Friday, November 5, 2010

Taking the hogs to market


There is a lot of preparation that goes into taking hogs to market, for one thing how to get them into the trailer without much fuss. For those of you that have been reading my blog for a while you may remember our adventure with this last year. This time we didn't just have one to get in but several. I was not up for that battle again, nor was dh. So this time we started working out the plan and discussing it at night before bed. For months we discussed the logistics of each idea, pigs aren't like cows and will not walk a given path without a fuss. In fact, the minute they discover that you're moving them in a certain direction they make it their business to go in the opposite one, they are smart little guys.

One night, during one of my pregnancy induced insomnia, it hit me; why not back the trailer up to the back doors and just let them walk in? It sounded so simple and logical, it was crazy enough that it might just work. Now the thing about planning is that sometimes you need to be at a site to make the plan and sometimes being there limits the possibilities that you can see. In this case it was a bit of both. In the past we had tried several different ideas to get the pigs loaded, they all failed, but we were trying to plan on site and couldn't see any other way. This time we weren't there and the possibilities seemed much better.

Like all good plans, things will need to be tweaked once you begin to implement it. So the plan was to get the trailer backed up to the doors, then distract them with food and open the trailer door inside the barn, to make for easy closing. We would lure them in with more food. Well we got out there and finally got the trailer backed up to the doors but there was no way to swing open the door inside the barn as planned. Thankfully, we took the time to walk through the plan on site rather than flying by the seat of our pants (see we're learning). Dh decided that the best coarse would be to get the center gate off and let them walk through it, not a bad idea except that get the gate on and off is difficult because it is rusted and a bit warped. It wasn't perfect but it would have to work because this was the best plan we had.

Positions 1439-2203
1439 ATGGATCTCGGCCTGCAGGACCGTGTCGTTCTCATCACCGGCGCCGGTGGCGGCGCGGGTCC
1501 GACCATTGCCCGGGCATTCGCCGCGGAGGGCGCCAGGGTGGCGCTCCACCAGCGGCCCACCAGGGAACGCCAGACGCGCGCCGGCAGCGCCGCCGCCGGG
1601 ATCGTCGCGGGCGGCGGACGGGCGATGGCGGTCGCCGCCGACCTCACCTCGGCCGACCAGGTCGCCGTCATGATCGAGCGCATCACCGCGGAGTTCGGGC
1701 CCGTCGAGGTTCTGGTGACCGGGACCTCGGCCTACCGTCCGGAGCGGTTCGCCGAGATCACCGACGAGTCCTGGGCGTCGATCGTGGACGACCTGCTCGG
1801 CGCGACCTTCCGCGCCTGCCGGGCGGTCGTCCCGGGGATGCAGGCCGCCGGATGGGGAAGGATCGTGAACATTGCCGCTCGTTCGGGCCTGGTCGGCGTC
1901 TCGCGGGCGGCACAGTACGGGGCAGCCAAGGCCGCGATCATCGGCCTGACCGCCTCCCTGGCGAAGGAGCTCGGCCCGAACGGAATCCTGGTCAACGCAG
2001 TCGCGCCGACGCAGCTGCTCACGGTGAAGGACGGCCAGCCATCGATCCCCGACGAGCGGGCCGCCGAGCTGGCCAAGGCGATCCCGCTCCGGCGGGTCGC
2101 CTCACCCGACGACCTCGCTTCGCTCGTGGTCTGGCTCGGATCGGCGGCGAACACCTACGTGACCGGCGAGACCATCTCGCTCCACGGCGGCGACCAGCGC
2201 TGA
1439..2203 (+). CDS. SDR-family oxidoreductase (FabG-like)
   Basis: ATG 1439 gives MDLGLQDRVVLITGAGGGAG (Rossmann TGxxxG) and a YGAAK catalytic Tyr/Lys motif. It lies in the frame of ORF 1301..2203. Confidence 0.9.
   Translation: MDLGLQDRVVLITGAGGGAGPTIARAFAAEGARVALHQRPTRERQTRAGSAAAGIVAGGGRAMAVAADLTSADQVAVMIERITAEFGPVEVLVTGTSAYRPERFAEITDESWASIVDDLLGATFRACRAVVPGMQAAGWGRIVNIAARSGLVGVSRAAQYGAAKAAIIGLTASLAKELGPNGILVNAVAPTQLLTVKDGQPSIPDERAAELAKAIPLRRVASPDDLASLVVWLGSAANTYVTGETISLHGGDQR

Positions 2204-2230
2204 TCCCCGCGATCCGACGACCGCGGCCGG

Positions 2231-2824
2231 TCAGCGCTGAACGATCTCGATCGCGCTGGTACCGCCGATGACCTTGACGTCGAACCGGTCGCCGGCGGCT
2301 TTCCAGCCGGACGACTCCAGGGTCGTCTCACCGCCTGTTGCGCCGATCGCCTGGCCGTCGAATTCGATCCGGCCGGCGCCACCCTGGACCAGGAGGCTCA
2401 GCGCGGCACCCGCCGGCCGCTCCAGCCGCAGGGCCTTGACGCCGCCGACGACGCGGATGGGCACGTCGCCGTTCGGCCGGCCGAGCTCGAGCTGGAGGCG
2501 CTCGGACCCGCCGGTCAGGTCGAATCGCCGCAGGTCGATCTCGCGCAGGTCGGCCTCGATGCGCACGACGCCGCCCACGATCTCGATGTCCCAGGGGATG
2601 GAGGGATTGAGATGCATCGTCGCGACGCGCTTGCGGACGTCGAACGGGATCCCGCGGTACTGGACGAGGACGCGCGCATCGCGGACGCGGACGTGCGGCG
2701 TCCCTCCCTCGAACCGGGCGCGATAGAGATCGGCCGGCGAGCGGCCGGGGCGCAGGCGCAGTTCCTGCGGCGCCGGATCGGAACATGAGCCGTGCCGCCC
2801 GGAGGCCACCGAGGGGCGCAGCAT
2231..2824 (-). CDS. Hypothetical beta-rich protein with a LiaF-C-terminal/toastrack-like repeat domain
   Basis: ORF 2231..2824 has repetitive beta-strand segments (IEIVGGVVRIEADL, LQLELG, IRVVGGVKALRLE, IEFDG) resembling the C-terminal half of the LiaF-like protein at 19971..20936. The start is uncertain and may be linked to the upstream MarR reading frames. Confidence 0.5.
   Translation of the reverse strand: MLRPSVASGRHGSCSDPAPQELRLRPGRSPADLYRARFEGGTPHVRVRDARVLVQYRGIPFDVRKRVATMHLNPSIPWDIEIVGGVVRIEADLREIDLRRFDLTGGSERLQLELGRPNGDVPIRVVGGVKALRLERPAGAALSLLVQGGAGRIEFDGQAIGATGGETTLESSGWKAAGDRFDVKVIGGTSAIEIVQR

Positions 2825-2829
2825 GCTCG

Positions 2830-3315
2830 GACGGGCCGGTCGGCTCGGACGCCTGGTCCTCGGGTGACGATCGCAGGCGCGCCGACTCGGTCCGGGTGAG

Dh pounded on the gate to get the rust loose and finally pried the gate off. We opted not to move the t-post in front of the barn door. He opened one of the barn doors and it was clear that the t-post needed to move so he pulled on it (bending the post, gosh is he strong) giving them a clear path into the trailer. I stood in the opposite space keeping them from straying and AR was at the front throwing in the day produce. As I said, it seemed so crazy it just might work, and it did. They munched happily while dh and I worked on getting the center gate back in place, it took a little effort but it went in. :) They pushed on the door for a bit and then went back to eating.

This morning the little darlings went to market and will be in their new freezer homes in 2 weeks. Now begins our search once more to find new piglets, we hope to eventually have 2 litters go to market each year but for now we keep growing and learning. The farm will be awfully quiet now that the pigs are gone.

In other news: JM is doing very well and has gotten each of his siblings wrapped around his tiny little fingers. AR is a teenager now and was blessed to have 2 celebrations for his big day. HG is counting down to her birthday this weekend, she is getting to be such a little lady. If you remember please keep my mom in your prayers as she goes in for surgery next week. She is so far away . . . it is hard not to worry. :( We hope to see her soon. Well, that's all for now, check back soon for changes and updates :)

*Photo credit: Thanks to Sugar mountain farm for a great comprehensive pork cut chart. :)

2 comments:

Lori Dupre Jackson said...

Yay!!!!! Definitely praying for your mom!

Tracy said...

Great job! Glad it worked so well for you.

I know several people that just leave their trailer in the pig pen for a couple days (prior to loading) and put feed in there to get them used to going in for feed. Then all they have to do is shut the gate.

And I've heard of others who just put a five gallon bucket over the pigs head (so he can't see) and then lift the tail, and they just move straight forward into the loading chute.

Seems everyone has their tricks! I will need to remember all of these.